Windows 10: lack permissions to my documents

Discus and support lack permissions to my documents in Windows 10 Support to solve the problem; I get a message "you don't currently have permission to access this folder", when I try to open my documents folder, which is located in the default... Discussion in 'Windows 10 Support' started by shmu26, Jul 14, 2015.

  1. shmu26 Win User

    lack permissions to my documents


    I get a message "you don't currently have permission to access this folder", when I try to open my documents folder, which is located in the default location in my user account on the C drive.
    hmmm.
    I can click on the error message and gain temporary access, but after the next reboot, I am back to square one.
    I checked who is the owner of the folder, and it says I am the owner, and I have full control.
    but I don't.

    :)
     
    shmu26, Jul 14, 2015
    #1
  2. SolarWindSurfer Win User

    Losing permissions to Documents folder after reboot

    This behavior started this morning as far as I have been able to determine. It seems to be only affecting the Documents folder for my machine account. I determined this after I was unable to start Outlook (due to lack of permissions)

    • I am using a Microsoft account to log in.
    • I am still shown as the owner of the root user folder, and of the Documents subfolder.
    • I can set myself full access permissions to the Documents folder.
    • After reboot, entire entry for my account disappears from the Documents folder. It still shows in other folders in the user folder.
    My user folder permissions after reboot.

    Some screenshots that show the situation after reboot. Note that the Documents folder has only the group permissions, not the user permissions. Again, this only seems to affect the Documents folder under my account.

    lack permissions to my documents [​IMG]

    Edited to add: I have done malware scans with Defender and Malwarebytes, each came back clean.
     
    SolarWindSurfer, Jul 14, 2015
    #2
  3. figment_ Win User
    figment_, Jul 14, 2015
    #3
  4. CaelThunderwing Win User

    lack permissions to my documents

    i had this similar issue once in 8.1 but it was because the FS was Hosed. i think in Win10 we were moved to the new FS from latest builds (ala a clean install) i could be mistaken but if your still using NTFS, i'd run check disk to rule out a bad FS/corrupted permissions.
     
    CaelThunderwing, Jul 14, 2015
    #4
  5. shmu26 Win User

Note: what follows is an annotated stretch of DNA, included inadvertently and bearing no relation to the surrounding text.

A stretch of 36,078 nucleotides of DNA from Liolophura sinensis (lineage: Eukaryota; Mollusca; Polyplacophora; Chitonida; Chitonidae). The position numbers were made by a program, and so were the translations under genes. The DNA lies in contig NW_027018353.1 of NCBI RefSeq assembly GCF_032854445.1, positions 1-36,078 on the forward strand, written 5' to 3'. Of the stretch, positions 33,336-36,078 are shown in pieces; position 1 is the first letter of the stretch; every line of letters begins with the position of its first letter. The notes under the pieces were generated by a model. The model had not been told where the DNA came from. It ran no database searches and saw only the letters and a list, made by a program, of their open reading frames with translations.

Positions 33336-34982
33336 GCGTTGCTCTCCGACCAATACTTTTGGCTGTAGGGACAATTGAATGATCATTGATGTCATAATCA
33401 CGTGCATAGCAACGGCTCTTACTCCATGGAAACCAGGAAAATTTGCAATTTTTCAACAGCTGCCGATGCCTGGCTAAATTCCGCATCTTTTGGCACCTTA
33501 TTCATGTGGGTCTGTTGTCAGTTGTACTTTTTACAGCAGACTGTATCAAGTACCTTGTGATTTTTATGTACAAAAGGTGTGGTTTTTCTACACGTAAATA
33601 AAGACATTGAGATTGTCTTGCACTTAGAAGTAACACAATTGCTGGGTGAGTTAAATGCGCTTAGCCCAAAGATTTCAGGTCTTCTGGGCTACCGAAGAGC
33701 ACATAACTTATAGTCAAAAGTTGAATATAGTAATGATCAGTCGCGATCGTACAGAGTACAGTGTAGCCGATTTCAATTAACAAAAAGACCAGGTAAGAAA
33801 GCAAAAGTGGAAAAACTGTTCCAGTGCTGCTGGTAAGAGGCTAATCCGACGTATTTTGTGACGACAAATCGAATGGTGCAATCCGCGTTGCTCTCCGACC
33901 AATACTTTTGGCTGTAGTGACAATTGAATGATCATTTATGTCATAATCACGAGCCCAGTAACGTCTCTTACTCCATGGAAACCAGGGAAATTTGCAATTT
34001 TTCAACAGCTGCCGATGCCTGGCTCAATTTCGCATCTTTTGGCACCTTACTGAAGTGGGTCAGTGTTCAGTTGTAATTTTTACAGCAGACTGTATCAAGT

yes NTFS, but no errors found.
     
    shmu26, Jul 14, 2015
    #5
  6. CountryBumkin Win User
    Are you using a Microsoft account or a Local account?
    Does a User account log-in show at startup where you then enter a password?

    Have you verified the User account name (at command prompt type "echo "%username%" ) to verify you are logged in to the correct account.
     
    CountryBumkin, Jul 14, 2015
    #6
  7. groze Win User
    Try the take ownership registry file. Just don't use it on windows directory. You can use on some directories within the windows directory but you need to be-careful on which. Cursor & Media directory should be ok to use that on.




    I used it also on
    C:\users
    C:\Documents and Settings
    C:\ProgramData

    I used take ownership on the c:\windows and I ended up having to restore from a backup.


    After Merging the take ownership. Right click on the directory and choose take ownership.
     
    groze, Jul 14, 2015
    #7
  8. shmu26 Win User

    lack permissions to my documents

    okay, so I open regedit, right?
    how do I find "C:\Documents and Settings" in there?
    that's what I want to take ownership of.
     
    shmu26, Jul 14, 2015
    #8
  9. groze Win User
    Nope. That not what I was talking about. There is a registry file that is called takeownership, that allows you take ownership of a folder or file so you can access them. After you merge the takeownership registry file (You can get the file on the web) into the registry.

    You right click on the folder (Not in the registry), then you choose take ownership options.

    If you wanted to take ownership of C:\Documents and Settings. You would right click on that folder and choose take ownership. Then a uac prompt will ask you if you want to allow the changes, and you click on yes.
     
    groze, Jul 14, 2015